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Most homeschool moms don’t just have full plates—they have full platters. Juggling homeschooling and housework, burping babies and taxiing teens, not to mention being a wife and just finding time to brush your teeth, is a daunting task. It seems every time we check one thing off our to-do list, we add two more.

Some jobs are big, others are small, but they all nag for our attention. I figured out once that I was responsible for trimming 128 finger- and toenails—and I’m not a manicurist!

What we need is staff: people who will bear some of the load so we can do the things only we can do. Where do we find this cadre of assistants? They’re already in view, clinging to our ankles, sitting at our tables, and drinking all of our milk. Our children can be the workforce that unloads the straw from Mama Camel’s back before it gives way.

You may remember an article I wrote a while back. At my husband’s suggestion, I hired our second-born son to do the family laundry until I could get back on my feet following a challenging pregnancy. What an eye-opener! It was a revelation that I didn’t have to do it all myself. Soon I had worked all of the boys into positions on my household staff.1

Birthday Chores

We decided that privileges would be tied to responsibilities. With each birthday, a child received a new chore, but he also earned new privileges not available to the younger siblings. If a child was 3 years old, he had three daily chores; if he was 12, he had 12 chores (some daily; some weekly or monthly). These were unpaid jobs, done because our sons lived in our house and received free food, lodging, clothing, and education. And, more importantly, because they needed to learn how to take care of themselves so my future daughters-in-law wouldn’t hate me.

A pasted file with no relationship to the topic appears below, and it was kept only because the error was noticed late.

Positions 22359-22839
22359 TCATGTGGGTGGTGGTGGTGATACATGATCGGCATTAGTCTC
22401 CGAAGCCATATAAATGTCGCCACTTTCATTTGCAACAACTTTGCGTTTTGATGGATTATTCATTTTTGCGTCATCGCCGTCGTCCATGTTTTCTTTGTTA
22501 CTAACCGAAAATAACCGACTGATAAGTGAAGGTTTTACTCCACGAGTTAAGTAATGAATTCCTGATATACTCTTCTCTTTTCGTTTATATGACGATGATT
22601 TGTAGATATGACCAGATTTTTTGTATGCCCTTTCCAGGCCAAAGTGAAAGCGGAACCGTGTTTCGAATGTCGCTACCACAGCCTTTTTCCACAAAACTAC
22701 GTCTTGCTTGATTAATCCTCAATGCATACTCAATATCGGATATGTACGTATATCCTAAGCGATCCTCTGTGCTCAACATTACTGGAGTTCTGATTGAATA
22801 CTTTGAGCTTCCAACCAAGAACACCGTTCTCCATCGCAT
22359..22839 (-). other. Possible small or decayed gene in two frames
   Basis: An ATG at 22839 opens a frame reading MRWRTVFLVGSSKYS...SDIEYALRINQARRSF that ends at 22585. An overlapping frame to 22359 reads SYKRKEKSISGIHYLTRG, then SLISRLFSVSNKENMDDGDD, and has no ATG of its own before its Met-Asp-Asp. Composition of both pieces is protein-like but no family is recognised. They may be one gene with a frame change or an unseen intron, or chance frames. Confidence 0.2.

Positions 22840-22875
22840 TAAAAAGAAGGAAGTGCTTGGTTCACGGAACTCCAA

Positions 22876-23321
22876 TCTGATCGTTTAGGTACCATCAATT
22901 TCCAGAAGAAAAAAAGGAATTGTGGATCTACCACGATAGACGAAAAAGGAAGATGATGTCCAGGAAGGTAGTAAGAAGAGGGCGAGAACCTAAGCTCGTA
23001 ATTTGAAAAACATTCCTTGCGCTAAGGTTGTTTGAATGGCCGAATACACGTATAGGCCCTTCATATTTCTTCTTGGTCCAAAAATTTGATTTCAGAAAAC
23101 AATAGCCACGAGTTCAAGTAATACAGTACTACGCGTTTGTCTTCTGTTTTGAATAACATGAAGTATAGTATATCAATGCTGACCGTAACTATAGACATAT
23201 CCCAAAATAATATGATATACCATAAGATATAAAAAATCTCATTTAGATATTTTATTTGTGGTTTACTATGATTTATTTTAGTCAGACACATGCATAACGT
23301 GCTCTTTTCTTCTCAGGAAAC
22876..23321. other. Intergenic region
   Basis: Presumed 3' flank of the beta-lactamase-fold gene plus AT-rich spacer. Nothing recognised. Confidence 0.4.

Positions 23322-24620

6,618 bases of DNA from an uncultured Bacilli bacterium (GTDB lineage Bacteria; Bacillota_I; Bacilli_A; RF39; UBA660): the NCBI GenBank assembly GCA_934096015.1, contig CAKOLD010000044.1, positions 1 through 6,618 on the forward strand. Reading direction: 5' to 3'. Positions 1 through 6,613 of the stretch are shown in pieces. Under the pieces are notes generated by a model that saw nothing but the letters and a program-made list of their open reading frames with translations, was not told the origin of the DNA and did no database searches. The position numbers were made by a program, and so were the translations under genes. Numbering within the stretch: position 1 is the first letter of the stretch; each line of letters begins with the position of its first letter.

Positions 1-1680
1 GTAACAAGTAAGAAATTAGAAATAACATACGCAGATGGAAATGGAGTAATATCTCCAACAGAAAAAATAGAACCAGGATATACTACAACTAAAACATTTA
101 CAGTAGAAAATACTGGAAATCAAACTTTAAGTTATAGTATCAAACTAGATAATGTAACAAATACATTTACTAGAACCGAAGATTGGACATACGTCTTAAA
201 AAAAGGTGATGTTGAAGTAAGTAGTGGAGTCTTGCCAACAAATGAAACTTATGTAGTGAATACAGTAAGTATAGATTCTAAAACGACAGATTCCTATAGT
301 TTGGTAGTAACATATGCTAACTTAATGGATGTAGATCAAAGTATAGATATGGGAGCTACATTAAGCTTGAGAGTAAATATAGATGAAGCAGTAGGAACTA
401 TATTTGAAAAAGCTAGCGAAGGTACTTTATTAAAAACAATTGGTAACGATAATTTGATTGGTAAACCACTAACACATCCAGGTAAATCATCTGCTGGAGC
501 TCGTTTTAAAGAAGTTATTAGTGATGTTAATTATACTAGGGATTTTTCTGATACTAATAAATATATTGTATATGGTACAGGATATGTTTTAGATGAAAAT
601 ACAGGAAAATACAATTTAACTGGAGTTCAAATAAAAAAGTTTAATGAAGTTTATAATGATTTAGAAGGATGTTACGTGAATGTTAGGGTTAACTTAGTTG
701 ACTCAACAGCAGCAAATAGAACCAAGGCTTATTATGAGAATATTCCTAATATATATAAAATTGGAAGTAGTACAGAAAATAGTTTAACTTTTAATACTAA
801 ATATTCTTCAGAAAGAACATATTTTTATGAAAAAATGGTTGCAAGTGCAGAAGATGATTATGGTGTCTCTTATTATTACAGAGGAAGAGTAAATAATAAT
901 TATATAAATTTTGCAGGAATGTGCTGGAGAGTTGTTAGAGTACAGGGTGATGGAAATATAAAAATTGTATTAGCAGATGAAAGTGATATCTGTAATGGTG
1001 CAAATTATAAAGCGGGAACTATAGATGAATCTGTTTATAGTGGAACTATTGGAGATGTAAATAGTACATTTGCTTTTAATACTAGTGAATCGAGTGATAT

Even the youngest preschooler can perform his own chores. This is a training time. At first, he won’t do the job perfectly, but he will learn day-by-day as you gently teach him. Have your little ones work beside you, not only to learn how to do their tasks, but to utilize the power of companionship. No one likes to be sent off to another room to do a job, but it’s not so bad if he can work alongside Mom or Dad. Many important conversations take place while making beds and dusting furniture.

Personal Chores for Preschoolers

A child in the 3-to-5-year-old range should become more independent each year and learn to handle most of his personal grooming. For example, you could list brushing his teeth as one of his chores at this age.

A child should also be responsible for as much of his own room as he is capable of cleaning—basically the floor and the bed, the room’s two largest surfaces. When these are tidy, the room looks clean, even if it’s not magazine perfect.

Here are some more tips that work well with little ones:

     •   For a young child, consider a puffy comforter bedspread that will be more forgiving when wrinkles are left beneath it. The child pulls up the sheet and comforter, plumps the pillows, and he’s done.

     •   Make it easy for him to keep his room tidy. Remove extra toys—the more he has, the more he (and you!) must clean around. Give away or sell unused toys, and store the rest in the attic, the basement, or on a high shelf. They will seem like new when you trade them for the toys he keeps in his room. Note the word trade.

     •   Store toys in easy-to-use containers. He is more likely to place toys on an open shelf or lidless bin than in drawers that require opening and closing for each item he puts away. He will learn valuable lessons about categorizing and sorting as you organize his room together.